For a pizza, regardless of it's size, the above method works the same, except for the following:

  1. Unfolding is not recommended, unless you have a thick napkin or if you use several unfolded napkins overlapping one another.
  2. As above, apply the napkin to the pizza [mainly the cheese area], but don't use as much pressure. If you use more than enough, the sauce may come squirting out the sides. Yet, the napkin may even "stick" to the pizza itself, however, the fiber is good for you. "Beavery careful" when applying pressure.


Pizzas don't have as much grease and fat as a burger does for volume, however, the cheese part is the section where it's especially strong. The bottom part of the pizza is the next part. To cut down on the fat here, simply place a slice onto a napkin and apply a little pressure to the bottom. To speed things up, pick the slice up and put it on the napkin. Then, take another napkin and apply some pressure on it. This'll not only speed the process up, but will reduce fat slightly more. With home-made pizzas, this doesn't work as well. Between burgers and pizzas, if they are pretty much your top favorites, then this trick will come in very handy for really reducing fat. Pizzas get probably 85-93% fat reduction, depending on what you order [triple cheese topping on a large pizza may be as high as 97% with this], and burgers get even 95-98% fat reduction. The only fat that would remain is the really small parts left over that are very hard to cut down on. You can continue the napkin applying process until almost nothing even comes up, even 1 ply thick, but that would take a very long time. With 1-ply thickness and barely showing anything, fat may be reduced by even 99% on both. Pizzas are an exception for tomato sauces and "chambers" where it is very hard to get to. These "chambers" include something like the cheese in a stuffed-crust pizza, like those from Pizza Hut. These have limited accessibility to removing the fat, so "beavery careful" on what you order. The pressure squeezes this up so it can be absorbed. You're not guarenteed to get rid of all of it [unless you can somehow get rid of all the fat molecules, seemingly impossible to do], but it helps to reduce it by huge numbers a lot!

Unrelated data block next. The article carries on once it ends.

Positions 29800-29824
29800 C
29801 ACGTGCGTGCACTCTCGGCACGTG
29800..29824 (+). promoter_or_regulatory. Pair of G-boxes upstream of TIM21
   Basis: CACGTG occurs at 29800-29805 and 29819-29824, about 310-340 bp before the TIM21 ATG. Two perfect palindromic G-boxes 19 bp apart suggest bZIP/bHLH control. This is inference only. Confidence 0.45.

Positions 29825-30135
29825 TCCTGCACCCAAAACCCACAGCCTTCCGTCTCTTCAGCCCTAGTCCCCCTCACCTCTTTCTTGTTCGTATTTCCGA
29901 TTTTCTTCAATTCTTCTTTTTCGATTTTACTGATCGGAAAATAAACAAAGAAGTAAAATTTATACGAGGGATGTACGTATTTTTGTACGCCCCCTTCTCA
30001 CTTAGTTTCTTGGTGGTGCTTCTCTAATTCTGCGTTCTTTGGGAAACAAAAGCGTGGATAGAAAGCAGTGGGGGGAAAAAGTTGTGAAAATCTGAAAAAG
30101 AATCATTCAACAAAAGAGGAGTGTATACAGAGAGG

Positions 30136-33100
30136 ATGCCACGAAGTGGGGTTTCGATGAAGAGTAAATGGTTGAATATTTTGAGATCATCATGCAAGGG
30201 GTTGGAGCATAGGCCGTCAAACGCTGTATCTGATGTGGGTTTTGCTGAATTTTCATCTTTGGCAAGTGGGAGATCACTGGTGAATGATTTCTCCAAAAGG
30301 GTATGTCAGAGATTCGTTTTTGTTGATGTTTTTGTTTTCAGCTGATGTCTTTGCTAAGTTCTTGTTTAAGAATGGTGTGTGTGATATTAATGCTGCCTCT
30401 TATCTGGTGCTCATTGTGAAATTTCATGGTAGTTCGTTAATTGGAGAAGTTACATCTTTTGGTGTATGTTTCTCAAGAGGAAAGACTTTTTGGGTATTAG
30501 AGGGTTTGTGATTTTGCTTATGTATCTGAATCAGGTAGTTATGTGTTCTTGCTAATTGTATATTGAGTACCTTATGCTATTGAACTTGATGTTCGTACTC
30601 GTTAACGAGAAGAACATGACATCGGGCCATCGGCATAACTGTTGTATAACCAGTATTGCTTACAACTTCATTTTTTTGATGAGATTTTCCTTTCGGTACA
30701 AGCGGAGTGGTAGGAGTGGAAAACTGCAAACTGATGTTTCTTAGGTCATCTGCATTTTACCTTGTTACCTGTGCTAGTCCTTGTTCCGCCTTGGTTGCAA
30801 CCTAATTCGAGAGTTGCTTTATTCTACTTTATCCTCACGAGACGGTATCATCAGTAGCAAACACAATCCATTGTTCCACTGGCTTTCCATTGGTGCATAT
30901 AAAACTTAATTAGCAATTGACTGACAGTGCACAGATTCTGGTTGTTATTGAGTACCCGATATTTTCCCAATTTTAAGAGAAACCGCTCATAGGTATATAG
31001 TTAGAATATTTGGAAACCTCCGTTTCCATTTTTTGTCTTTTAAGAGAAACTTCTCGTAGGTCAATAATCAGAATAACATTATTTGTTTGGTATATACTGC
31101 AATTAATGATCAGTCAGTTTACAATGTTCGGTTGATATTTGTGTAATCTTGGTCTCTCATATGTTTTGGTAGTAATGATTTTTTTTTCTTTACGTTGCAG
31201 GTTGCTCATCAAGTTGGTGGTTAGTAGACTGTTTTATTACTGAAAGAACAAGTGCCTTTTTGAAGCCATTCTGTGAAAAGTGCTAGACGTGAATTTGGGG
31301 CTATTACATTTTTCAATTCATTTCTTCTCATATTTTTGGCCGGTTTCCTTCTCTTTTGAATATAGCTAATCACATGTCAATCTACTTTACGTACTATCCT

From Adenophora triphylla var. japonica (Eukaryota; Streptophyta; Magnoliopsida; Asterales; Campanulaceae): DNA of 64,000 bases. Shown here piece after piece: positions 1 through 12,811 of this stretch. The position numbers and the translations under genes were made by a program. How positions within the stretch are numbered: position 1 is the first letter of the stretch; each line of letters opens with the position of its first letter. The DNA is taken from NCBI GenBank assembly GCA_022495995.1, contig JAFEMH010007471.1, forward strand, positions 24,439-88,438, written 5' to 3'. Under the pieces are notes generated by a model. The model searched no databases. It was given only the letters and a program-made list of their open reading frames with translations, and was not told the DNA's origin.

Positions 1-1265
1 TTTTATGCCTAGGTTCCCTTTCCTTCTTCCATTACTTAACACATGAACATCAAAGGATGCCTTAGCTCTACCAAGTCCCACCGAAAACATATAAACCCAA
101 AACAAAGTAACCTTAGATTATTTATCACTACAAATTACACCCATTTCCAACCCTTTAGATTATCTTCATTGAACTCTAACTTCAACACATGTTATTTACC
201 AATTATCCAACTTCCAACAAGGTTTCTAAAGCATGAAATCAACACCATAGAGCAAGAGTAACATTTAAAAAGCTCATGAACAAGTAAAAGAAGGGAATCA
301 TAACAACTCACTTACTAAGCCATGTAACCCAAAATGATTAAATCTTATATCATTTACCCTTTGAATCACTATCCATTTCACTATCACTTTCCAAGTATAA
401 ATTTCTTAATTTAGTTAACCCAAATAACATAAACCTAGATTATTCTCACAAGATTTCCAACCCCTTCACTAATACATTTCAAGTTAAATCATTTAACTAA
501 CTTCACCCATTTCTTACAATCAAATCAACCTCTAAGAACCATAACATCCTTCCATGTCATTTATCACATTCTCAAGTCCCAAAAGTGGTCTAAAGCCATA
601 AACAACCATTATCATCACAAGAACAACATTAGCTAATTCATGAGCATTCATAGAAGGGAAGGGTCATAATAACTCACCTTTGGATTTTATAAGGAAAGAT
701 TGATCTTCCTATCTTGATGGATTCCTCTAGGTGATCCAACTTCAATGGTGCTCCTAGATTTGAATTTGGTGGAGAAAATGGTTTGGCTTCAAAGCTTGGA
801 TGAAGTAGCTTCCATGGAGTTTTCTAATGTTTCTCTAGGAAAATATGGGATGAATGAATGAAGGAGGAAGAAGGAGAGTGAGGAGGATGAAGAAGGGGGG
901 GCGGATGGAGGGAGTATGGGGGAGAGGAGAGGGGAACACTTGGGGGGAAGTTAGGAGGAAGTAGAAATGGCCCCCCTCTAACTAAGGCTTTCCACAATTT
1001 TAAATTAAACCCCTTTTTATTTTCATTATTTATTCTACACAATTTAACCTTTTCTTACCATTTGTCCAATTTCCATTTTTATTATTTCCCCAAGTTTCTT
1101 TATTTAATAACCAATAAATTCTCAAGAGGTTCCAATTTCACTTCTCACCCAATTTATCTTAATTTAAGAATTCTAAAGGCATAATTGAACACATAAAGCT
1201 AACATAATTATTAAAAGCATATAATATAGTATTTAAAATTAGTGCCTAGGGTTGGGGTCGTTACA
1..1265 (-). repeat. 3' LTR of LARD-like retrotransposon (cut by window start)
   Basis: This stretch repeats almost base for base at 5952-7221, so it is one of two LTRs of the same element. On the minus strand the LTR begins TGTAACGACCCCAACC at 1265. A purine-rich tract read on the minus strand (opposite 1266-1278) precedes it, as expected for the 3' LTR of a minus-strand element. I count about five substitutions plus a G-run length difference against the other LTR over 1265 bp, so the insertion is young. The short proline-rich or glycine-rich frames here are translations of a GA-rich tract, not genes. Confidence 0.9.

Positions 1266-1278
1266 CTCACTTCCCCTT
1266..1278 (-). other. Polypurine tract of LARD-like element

2.3 For optimal results



The best time to degrease something is when it is hot. Because hot objects cool down faster than objects at room temperature, you need to go fast at first. Be prepared for better results yet. For pizzas, use 4 or more unfolded napkins (more especially early on) to cover a large area of nearly equal thickness. Repeat until hardly anything is visible on the top napkin. Reduce the napkin usage to save napkins until nothing shows up on the top and keep continuing until you're down to one napkin. This is the fastest way to degrease something and the best as well as it'll absorb even more than doing one napkin at a time.

Footnotes:
* This process even for only 75% reduction can take several minutes to do. For example, for about 95% reduction, on a large 14-inch pizza [one with a 14-inch diameter], it takes me nearly 15 minutes to degrease it to this degree. For 98% reduction, it goes on to about 20 minutes for the same pizza. With the speed optimization, this gets reduced to 1/3 the time meaning 6 2/3 minutes instead of 20 for 98% reduction. This is why the rating is a 1.